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I am writing a twisted P2P client using the application framework. The listen port for incoming connections will be on a random (OS-determined) port. However, I need a way to determine what that port is after creating it:

import twisted... etc.

application = service.Application('vmesh')
peerservice = MyPeerService()
servicecollection = service.IServiceCollection(application)
factory = MyPeerFactory(peerservice)
server = internet.TCPServer(0, factory) # listen on random port
listen_port = server.getHost().port # ??? doesn't work...
server.setServiceParent(servicecollection)

I can't find anything in the docs about querying the port created by internet.TCPServer() or by reactor.listenTCP() which it forwards to. I can't simply wait for a connection to occur since the client has to announce its port in order for those connections to ever happen.

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3 Answers 3

up vote 16 down vote accepted

listenTCP returns an IListeningPort, which has a getHost() method that gives back an object with a port. For example:

>>> from twisted.internet import reactor
>>> from twisted.internet.protocol import Factory
>>> port = reactor.listenTCP(0, Factory())
>>> port.getHost().port
55791

However, TCPServer doesn't call listenTCP until it is started with privilegedStartService. Plus, the IListeningPort isn't actually exposed via a public API. So, you will need to write your own Service. Luckily, it's quite easy to do this; TCPServer doesn't do very much. You just need to write one that reports its port somewhere as soon as it starts listening. Here's an example:

from twisted.internet import reactor
from twisted.application.service import Service

class PortReporter(Service, object):
    def __init__(self, factory, reportPort):
        self.factory = factory
        self.reportPort = reportPort

    def privilegedStartService(self):
        self.listeningPort = reactor.listenTCP(0, self.factory)
        self.reportPort(self.listeningPort.getHost().port)
        return super(PortReporter, self).privilegedStartService()

    def stopService(self):
        self.listeningPort.stopListening()
        return super(PortReporter, self).stopService()

You can then use this in a tac file, like so:

from twisted.internet.protocol import Factory
from twisted.application.service import Application
application = Application("test")
def showPortNumber(n):
    print("The port number is: %d" % (n,))
PortReporter(Factory(), showPortNumber).setServiceParent(application)
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+1, for the effort :) –  mouad Aug 16 '11 at 9:06
    
+1 For the best answer around. –  Jakob Bowyer Aug 16 '11 at 9:18
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You can access the port bind to your server like so if you didn't start the server yet (didn't call startService yet):

>>> serv._getPort()._realPortNumber

Else you can also do:

>>> serv._port._realPortNumber
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These are private APIs; please don't call APIs in Twisted which begin with "_". –  Glyph Aug 15 '11 at 20:17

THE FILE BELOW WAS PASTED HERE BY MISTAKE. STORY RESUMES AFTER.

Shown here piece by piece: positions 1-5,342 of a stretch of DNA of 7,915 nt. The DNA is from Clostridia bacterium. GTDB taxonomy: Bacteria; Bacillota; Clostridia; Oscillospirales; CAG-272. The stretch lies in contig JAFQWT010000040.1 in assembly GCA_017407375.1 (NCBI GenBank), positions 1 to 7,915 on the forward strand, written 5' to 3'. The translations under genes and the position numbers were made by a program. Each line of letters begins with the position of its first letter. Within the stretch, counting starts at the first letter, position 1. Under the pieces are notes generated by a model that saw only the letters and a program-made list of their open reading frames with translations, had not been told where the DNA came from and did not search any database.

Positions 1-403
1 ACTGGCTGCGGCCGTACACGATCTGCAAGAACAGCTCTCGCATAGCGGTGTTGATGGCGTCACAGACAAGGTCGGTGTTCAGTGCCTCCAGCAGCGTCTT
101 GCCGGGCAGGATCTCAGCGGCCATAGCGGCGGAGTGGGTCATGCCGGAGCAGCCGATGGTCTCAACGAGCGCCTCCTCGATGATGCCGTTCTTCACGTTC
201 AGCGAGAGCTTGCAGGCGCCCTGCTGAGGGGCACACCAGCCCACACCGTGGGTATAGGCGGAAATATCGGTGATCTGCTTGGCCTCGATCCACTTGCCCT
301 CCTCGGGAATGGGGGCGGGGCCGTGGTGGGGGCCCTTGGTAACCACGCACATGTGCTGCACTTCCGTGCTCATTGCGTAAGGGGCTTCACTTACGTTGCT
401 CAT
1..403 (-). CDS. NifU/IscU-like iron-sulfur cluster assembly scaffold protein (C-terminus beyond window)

@Glyph : The OP have stated a problem, i gived him a solution that may not be the correct one, so if you know another way that don't involve calling a internal method please post it, if not well after all we are all adult here . –  mouad Aug 15 '11 at 20:25
    
My solution gives the required method. And there was nothing un-adult about Glyphs comment. –  Jakob Bowyer Aug 15 '11 at 20:43
    
@Jakob: ahhh sorry about any miss understanding, When i said "we are all adult here" i was quoting the python slogan about accessing attribute We're all consenting adults here i didn't mean by that anything bad, i'm terribly sorry :( beside this your method has one problem when you close your temp socket the port that you bind will be free again and it's possible (even with small probability) that this OS will assign it to another process before you had the change to bind it to your server . –  mouad Aug 15 '11 at 20:50
1  
@detly: I dunno, the "consenting" part always led me to interpret it as, we are adults and don't need to be protected from ourselves by access modifiers, we know when and how to break the rules. –  Adrian Petrescu Aug 16 '11 at 4:28
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FWIW if you need to do this with endpoints here is my implementation with a slight tweak for my local setup (the callback option would work well here too):

class PortReporter(StreamServerEndpointService, object):
    def __init__(self, endpoint, factory):
        StreamServerEndpointService.__init__(self, endpoint, factory)
    self._reportedPort = None

def privilegedStartService(self):
    r = super(PortReporter, self).privilegedStartService()
    self._waitingForPort.addCallback(self.port_cb)
    return r

def port_cb(self, port):
    self._reportedPort = port.getHost().port
    return port

def getReportedPort(self):
    return self._reportedPort
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Of course, this only works if the endpoint is for a transport type that has a port. If you tried to use PortReporter with a UNIX server, for example, it would fail with an AttributeError. This might seem obvious, but if you're using endpoints to give your users full control over the network configuration of your application then you don't know in advance if they're going to type in a UNIX address or not... –  Jean-Paul Calderone Jul 3 at 10:25
    
Thanks exarkun - definitely one to be aware of. In my case I'm using it in the context of service discovery, where each service is known to be HTTP and reports host + port combo back to the service broker. Hadn't really found anything similar in tx land yet.. (suggestions welcome) –  dpn Jul 4 at 11:02
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